Sun Come Up
Carteret Islanders have no time for debate about climate change. They are too busy counting the days they have left on their beloved islands before they succumb to the South Pacific Ocean. Already the rising waters have saturated their crops, requiring them to seek emergency aid from afar. Now they are forced to make the painful choice of whether to evacuate and resettle on a larger island or cling to their land and unique way of life. Either way, their 1,000-year-old culture—they have no electricity or running water and still trade with seashells, not money—is on the brink of change. The island to which these peaceful people will most likely move, Bougainville, still suffers the aftershocks of a violent civil war; guns, violence, substance abuse, and HIV are all prevalent there. The plight of the Carteret Islanders, so tenderly depicted here, puts them at the intersection of global warming and human rights. They are among the world’s first climate refugees.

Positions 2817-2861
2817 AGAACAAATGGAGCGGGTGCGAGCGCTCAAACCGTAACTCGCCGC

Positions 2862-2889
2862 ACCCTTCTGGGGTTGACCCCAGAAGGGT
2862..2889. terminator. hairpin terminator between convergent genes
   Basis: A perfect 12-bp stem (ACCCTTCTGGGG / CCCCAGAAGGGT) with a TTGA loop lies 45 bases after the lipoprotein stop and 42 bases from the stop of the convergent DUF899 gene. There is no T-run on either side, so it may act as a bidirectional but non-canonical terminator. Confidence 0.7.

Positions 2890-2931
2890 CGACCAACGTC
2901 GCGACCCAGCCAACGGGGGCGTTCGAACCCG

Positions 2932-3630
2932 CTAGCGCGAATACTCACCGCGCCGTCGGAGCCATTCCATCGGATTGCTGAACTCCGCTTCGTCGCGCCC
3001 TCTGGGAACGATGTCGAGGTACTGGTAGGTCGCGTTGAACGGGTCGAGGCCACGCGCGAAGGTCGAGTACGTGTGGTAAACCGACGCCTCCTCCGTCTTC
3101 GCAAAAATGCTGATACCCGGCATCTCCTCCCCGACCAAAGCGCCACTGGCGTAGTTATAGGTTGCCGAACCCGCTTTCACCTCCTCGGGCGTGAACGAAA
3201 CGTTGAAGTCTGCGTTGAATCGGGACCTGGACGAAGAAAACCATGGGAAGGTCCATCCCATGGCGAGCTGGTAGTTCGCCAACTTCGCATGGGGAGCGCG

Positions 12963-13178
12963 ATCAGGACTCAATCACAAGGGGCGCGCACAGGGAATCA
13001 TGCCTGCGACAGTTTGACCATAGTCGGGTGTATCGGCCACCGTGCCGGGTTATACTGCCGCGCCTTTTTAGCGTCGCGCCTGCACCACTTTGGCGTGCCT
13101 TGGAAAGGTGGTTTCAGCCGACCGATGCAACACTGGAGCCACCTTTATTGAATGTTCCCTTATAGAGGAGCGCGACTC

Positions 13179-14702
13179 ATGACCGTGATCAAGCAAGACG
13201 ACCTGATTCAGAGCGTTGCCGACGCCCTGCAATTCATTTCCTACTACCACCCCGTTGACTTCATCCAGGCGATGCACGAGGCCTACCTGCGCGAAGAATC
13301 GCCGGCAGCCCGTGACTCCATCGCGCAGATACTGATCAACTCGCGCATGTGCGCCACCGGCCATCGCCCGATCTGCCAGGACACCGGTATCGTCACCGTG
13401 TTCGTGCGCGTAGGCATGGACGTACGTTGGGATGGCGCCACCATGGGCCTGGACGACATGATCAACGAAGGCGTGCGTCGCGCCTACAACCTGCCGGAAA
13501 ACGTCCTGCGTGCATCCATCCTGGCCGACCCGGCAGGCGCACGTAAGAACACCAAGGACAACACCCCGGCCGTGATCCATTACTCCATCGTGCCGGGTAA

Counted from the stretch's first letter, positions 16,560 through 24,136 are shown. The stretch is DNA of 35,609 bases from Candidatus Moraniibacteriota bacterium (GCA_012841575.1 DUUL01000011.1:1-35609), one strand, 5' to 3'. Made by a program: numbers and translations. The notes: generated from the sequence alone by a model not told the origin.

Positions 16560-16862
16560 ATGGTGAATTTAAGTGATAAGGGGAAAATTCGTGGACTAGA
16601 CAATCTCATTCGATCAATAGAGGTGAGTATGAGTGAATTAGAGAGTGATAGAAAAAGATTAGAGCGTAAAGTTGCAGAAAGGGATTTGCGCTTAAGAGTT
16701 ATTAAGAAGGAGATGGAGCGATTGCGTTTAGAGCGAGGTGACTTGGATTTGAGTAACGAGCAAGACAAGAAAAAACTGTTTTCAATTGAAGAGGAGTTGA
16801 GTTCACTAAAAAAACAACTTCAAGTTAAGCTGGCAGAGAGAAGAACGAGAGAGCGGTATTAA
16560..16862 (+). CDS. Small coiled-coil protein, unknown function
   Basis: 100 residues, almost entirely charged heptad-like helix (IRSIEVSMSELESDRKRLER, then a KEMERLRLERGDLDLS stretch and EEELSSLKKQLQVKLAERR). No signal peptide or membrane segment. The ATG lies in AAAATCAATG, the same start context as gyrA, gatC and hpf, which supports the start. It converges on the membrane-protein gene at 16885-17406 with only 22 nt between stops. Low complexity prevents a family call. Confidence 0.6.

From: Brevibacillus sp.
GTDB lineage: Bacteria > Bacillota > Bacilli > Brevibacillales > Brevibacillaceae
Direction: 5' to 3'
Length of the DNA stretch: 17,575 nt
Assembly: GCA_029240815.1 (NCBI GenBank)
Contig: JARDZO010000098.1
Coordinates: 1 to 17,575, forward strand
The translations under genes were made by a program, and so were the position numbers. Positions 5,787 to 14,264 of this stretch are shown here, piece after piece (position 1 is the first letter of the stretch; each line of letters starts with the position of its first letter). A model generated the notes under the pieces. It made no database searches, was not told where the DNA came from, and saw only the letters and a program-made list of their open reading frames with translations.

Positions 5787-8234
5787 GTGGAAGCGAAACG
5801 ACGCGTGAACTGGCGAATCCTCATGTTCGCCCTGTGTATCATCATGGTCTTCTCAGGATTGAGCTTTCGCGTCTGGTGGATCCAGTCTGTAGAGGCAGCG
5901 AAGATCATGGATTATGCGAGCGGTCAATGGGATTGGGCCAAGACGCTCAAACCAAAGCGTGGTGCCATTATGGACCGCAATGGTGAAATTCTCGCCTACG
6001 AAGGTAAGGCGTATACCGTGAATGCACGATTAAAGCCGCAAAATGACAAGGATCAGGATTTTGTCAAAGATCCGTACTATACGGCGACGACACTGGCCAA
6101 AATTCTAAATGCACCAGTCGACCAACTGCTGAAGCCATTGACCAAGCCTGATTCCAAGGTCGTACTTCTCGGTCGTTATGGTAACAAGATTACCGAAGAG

Robyn Yigit Smith, 2010 Festival
Jennifer Redfearn, Tim Metzger